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For Red Sox to Have Any Chance, Dustin Pedroia Needs to Step It Up

BOSTON, MA - JUNE 24: Dustin Pedroia #15 of the Boston Red Sox follows through on a hit during the fifth inning of the interleague game against the Atlanta Braves at Fenway Park on June 24, 2012 in Boston, Massachusetts. (Photo by Winslow Townson/Getty Images)
Winslow Townson/Getty Images
Stephen SikoraContributor IJuly 30, 2012

The No. 3 spot in any MLB lineup is most often given to the best hitter on the team. He’s guaranteed to bat in the first inning and will have two of the highest OBP guys in front of him.

That’s why Boston’s current No. 3 hitter batting .267/.323/.404 is unacceptable.

In an ideal world where lefty-lefty matchups didn’t matter, it would make the most sense to bat Jacoby Ellsbury third and Dustin Pedroia first. Last year, Ellsbury showed he had power with 32 home runs, while Pedroia has an edge in career OBP (.368 to .353).

But a lineup featuring the righty Pedroia, and then lefties Carl Crawford, Ellsbury, David Ortiz and Adrian Gonzalez, would not work.

In any other year, Pedroia batting third would be fine; from 2007 to 2011, he hit .309/.377/.469 and put up the fifth-highest WAR in the game.

Pedroia is not that player this year.

Maybe he’s in a slump, maybe his multiple thumb injuries have negatively effected him or maybe he just hasn’t gone on one of those Pedroia-like tears yet.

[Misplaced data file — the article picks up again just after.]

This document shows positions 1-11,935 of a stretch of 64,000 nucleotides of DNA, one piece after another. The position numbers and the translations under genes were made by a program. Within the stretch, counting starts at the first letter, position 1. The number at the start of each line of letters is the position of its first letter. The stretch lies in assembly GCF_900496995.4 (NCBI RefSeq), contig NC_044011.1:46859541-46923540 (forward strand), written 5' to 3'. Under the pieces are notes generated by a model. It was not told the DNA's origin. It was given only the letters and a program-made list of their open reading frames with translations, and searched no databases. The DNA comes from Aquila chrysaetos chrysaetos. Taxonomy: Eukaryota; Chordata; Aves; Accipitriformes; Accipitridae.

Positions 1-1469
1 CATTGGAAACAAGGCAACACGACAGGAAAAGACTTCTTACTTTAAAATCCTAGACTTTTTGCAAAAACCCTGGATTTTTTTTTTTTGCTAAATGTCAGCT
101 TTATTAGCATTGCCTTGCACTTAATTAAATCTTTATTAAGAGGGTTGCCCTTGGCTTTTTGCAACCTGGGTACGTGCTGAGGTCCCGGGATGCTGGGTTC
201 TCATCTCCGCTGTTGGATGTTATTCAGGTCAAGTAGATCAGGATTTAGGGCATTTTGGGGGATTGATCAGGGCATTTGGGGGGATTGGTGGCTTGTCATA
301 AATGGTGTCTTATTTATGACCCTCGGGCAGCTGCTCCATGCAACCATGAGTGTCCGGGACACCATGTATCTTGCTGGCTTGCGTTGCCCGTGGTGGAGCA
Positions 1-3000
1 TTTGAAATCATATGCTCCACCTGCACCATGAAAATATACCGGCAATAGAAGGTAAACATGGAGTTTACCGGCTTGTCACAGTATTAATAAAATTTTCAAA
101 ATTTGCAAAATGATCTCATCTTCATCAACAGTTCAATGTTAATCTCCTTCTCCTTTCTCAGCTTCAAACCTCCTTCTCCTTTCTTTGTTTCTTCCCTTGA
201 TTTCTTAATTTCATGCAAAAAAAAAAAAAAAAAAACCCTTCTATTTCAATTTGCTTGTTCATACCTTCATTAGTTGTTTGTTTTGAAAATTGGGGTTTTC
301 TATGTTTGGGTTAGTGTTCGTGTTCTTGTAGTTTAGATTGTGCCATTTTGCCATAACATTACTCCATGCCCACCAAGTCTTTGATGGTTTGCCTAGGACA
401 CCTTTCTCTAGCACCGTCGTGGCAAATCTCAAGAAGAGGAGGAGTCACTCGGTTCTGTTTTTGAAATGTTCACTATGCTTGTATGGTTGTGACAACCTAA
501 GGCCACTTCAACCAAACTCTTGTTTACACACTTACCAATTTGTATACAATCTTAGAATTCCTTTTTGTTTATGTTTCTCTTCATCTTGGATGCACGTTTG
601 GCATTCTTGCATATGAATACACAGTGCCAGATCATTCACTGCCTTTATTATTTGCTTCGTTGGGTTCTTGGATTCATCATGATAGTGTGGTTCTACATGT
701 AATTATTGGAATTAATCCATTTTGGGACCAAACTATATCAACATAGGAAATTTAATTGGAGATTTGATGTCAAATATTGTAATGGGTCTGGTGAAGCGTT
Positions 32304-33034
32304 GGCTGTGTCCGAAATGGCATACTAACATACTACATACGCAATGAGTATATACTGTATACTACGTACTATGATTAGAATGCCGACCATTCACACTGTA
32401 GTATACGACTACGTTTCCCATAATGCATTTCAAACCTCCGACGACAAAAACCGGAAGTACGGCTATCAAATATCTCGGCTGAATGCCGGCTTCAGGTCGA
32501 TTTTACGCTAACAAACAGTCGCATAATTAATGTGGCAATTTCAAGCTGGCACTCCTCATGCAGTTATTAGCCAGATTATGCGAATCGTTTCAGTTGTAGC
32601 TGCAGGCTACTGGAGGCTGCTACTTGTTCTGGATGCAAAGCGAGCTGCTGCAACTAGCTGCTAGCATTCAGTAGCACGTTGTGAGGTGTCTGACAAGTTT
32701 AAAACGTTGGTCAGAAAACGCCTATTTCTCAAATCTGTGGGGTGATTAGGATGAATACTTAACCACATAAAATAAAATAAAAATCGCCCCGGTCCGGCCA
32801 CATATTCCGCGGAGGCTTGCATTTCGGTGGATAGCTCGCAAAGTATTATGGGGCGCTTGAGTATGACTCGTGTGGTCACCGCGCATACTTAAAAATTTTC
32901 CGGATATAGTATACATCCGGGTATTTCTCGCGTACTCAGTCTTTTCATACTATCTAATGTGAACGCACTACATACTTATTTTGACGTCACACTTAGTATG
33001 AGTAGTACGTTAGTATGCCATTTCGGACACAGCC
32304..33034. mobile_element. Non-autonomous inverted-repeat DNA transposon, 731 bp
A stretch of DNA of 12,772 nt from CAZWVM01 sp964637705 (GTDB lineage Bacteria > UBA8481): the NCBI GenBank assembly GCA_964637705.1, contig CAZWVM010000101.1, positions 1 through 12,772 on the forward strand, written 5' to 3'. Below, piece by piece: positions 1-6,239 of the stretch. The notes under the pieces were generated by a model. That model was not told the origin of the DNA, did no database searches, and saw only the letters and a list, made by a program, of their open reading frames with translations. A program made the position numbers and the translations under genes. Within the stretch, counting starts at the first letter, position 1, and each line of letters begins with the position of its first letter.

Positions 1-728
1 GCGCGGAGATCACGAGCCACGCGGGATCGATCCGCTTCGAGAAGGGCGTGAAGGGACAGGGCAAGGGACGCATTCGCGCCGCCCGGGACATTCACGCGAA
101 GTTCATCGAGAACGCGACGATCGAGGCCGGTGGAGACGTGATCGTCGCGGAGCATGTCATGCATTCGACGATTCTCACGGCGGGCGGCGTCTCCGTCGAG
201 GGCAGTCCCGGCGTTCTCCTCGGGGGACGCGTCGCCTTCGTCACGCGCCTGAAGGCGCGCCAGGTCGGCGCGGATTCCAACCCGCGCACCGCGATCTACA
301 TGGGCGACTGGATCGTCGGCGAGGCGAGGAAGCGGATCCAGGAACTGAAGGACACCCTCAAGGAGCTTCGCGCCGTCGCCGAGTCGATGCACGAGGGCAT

The fact of the matter is, through 84 games played this year, he’s on pace for 13 home runs and only 57 RBI, which would be his lowest full-season totals since his rookie year.

Advanced statistics point to Pedroia’s approach at the plate as the culprit of his diminished season.

He’s seen 3.95 pitches per plate appearance in 2012 compared to the 4.21 pitches he saw in 2011 and 4.33 in 2010. His walk rate this season is 7.1 percent, his lowest total since 2008 and much decreased from his career average of 9.2 percent.

Pedroia’s known for getting all he can out of his slight build, and he often ends up with a knee on the ground after swinging from his heels. Pitchers may have finally caught on to his method, as this year he’s seen more changeups than ever before: 11.3 percent, a big difference compared to 8.5 percent for his career.

After another hitless performance last night—one in which he left three runners on in his final two at-bats—it’s time to consider a change in the Sox's batting order. Cody Ross and Will Middlebrooks are both right-handers who are having better seasons than Pedroia at the dish.

Manager Bobby Valentine hasn’t been shy about tinkering with his lineup. If Pedroia doesn’t start hitting, he may just need to make one more change.  

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